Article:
The board members of Heard, a local nonprofit that provides emotional support for food and beverage industry workers, meet on April 23. Credit: Bonnie Arbittier / San Antonio Report

Fueled by high stress and late hours, the hospitality and food service industry is fertile ground for tension and anxiety, taking a toll on workers’ mental health.

Every Monday, a small room on the second floor of Brick Marketplace in the Blue Star Arts Complex serves as a place for San Antonio’s service employees to gather and talk about their struggles with substance abuse and addiction, stress, and the difficulties of working in the industry.

The weekly recovery and mental health support group – called Heard – is sponsored by the Saint City Culinary Foundation, a local nonprofit founded by Joel Rivas in 2017 to provide emotional support for food and beverage industry workers.

Anywhere from two to 20 people will attend the weekly Heard meetings, sharing  their experiences with depression, grief over a death in the family, struggles with staying sober on the job, and other challenges, Rivas said.

Starting May 6, the foundation is taking its mission to Austin and will begin hosting weekly Heard meetings at the First Unitarian Universalist Church of Austin every Tuesday.

“People who have never worked in a kitchen, restaurant, or bar don’t understand the dynamic and how the culture can lead people to drinking [or using drugs],” Rivas said. “You can’t be an accountant going to work smelling like whiskey, but for people in [food] service, alcohol and drugs are pretty easily accessible throughout a person’s shift.”

Restaurants are busy, often hectic workplaces, where wine and other alcohol flow freely, and unwinding after a late kitchen or serving shift often involves alcohol or other substances.

Joel Rivas.
Joel Rivas Credit: Bonnie Arbittier / San Antonio Report

Rivas stepped into his first kitchen at age 18, and by the time he was 20, he had a cocaine habit that was costing hundreds of dollars a week. Sober for the last 23 years, Rivas said the foundation is a way for him to do something for an industry that is “close to [his] heart.”

The Saint City Culinary Foundation started with two main goals: To raise funds to help recruit more women to work in kitchens through its Saint City Supper Club, a dinner club featuring area chefs creating multi-course meals, and to help people battling addiction by providing direct resources.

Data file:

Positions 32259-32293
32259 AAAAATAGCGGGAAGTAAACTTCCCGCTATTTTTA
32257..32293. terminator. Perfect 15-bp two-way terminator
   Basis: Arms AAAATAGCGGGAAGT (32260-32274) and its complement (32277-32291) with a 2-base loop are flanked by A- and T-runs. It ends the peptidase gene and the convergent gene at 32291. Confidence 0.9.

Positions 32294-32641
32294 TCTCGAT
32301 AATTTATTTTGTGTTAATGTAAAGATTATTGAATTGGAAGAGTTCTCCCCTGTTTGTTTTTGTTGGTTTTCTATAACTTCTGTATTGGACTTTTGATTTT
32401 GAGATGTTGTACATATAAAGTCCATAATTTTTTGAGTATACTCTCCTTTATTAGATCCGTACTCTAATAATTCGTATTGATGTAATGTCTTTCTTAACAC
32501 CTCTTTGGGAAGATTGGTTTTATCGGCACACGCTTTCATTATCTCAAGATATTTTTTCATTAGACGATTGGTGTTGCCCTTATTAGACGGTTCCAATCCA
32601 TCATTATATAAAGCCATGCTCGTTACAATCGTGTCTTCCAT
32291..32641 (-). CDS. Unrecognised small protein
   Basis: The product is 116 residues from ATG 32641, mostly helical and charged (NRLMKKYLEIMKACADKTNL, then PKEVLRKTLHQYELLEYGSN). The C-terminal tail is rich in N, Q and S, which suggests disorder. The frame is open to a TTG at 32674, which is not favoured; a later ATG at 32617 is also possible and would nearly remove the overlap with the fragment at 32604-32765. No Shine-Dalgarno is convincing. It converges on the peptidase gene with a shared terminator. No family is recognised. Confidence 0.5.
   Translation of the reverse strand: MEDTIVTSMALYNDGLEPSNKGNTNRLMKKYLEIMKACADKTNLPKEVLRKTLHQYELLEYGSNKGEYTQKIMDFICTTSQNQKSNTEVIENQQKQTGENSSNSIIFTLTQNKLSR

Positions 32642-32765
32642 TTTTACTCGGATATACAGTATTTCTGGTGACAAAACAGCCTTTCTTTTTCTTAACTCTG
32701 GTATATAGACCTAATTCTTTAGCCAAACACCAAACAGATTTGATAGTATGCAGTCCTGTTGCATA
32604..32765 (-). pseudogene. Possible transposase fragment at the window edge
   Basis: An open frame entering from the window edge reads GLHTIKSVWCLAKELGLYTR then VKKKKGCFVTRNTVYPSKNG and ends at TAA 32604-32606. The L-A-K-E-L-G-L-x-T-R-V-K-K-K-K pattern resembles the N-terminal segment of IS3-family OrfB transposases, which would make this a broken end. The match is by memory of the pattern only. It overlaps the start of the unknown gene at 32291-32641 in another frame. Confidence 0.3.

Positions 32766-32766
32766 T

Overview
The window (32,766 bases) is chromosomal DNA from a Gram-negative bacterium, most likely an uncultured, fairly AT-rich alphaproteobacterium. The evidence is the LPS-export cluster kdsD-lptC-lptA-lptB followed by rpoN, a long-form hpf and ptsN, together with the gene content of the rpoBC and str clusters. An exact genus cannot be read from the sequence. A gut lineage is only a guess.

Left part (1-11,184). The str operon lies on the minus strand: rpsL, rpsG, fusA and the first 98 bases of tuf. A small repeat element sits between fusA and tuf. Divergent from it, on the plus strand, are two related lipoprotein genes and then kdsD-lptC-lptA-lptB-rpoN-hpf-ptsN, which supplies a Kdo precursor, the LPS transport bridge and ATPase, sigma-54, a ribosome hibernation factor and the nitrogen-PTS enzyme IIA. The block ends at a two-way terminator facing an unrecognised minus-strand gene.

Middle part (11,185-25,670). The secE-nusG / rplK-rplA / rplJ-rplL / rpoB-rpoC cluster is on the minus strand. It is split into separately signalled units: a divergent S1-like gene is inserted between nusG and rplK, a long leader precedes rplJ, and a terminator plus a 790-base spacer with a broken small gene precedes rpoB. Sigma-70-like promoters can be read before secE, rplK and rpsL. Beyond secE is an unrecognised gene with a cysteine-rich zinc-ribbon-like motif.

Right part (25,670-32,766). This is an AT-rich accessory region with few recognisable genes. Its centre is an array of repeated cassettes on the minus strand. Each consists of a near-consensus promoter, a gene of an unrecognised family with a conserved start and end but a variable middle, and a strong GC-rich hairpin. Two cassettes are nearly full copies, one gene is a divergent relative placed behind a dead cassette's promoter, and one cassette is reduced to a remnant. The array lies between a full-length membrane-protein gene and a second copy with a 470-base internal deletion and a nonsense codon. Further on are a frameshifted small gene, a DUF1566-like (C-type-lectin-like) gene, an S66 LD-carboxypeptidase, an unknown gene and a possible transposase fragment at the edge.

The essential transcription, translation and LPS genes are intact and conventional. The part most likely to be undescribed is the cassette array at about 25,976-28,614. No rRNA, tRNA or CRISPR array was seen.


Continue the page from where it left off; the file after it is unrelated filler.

“We aren’t trying to get the industry sober, but there is a shocking number of people in the industry who don’t have a safety net or someone to help them,” said Taylor Hagan, the foundation’s chief marketing officer. “These are also people who are often without health insurance, which adds a layer of difficulty to getting help.”

According to a 2015 study by the federal Substance Abuse and Mental Health Services Administration, the food service and hospitality industry has the highest rates of substance use disorders (19 percent) and third-highest rates of heavy alcohol use of all employment sectors.

The food and hospitality sector fell behind only mining and construction, with nearly 12 percent of the workforce reporting “heavy alcohol use” (consuming five or more alcoholic beverages in under two hours, for five consecutive days) in the past month, almost three times the rate in the health care and education sectors.

The hospitality industry represented nearly one-seventh of the total number of jobs in the San Antonio metropolitan area in 2017, according to a study on the economic impact of the local hospitality industry completed by Trinity University. The restaurant and catering sector provided 100,831 jobs, and made the largest contribution to the local economy, accounting for nearly 52 percent of the total economic impact, or $8 billion.

Composed entirely of volunteers, the Saint City Culinary Foundation is trying to raise funds to expand services for food service employees beyond its weekly support groups, to include a general fund that can help uninsured workers afford the ongoing or acute mental health care services they need.

“We want to be able to afford to help someone who needs to see a doctor today get to a  doctor today,”Hagan said.

At the beginning of April, the Pearl restaurant Cured announced it would donate $1 from every charcuterie board sold through June to the foundation’s mental health initiatives. Recently, the foundation raised funds partnering with Still Golden Social House near the Pearl on Broadway, where a portion of drink sales went to the nonprofit.

Jeret Peña, managing partner with Still Golden owner the Boulevardier Group, said drug, alcohol, and mental health concerns are in the forefront for the restaurant industry because “people are talking more about those issues now.”

“People struggle and experience a lot of ups and downs, and when you are loading your system with drugs and alcohol” that can be a problem for your entire life, Peña said. “There is a culture of drug and alcohol abuse in the industry for many reasons, and it’s important we do what we can to help people address it.”

While a bar may not seem like a setting conducive to an addiction recovery and mental health fundraiser, Rivas said that when it comes to helping people get help, “you have to meet people where they are at.”

“The most important thing for us right now is to make sure that people in the industry know that we are around and available to help them,” he said. “We are leaving flyers in break rooms, and we are reaching out to the service community directly to remind them we are here and how to contact us.”

Roseanna Garza

Roseanna Garza

Roseanna Garza reports on health and bioscience for the San Antonio Report.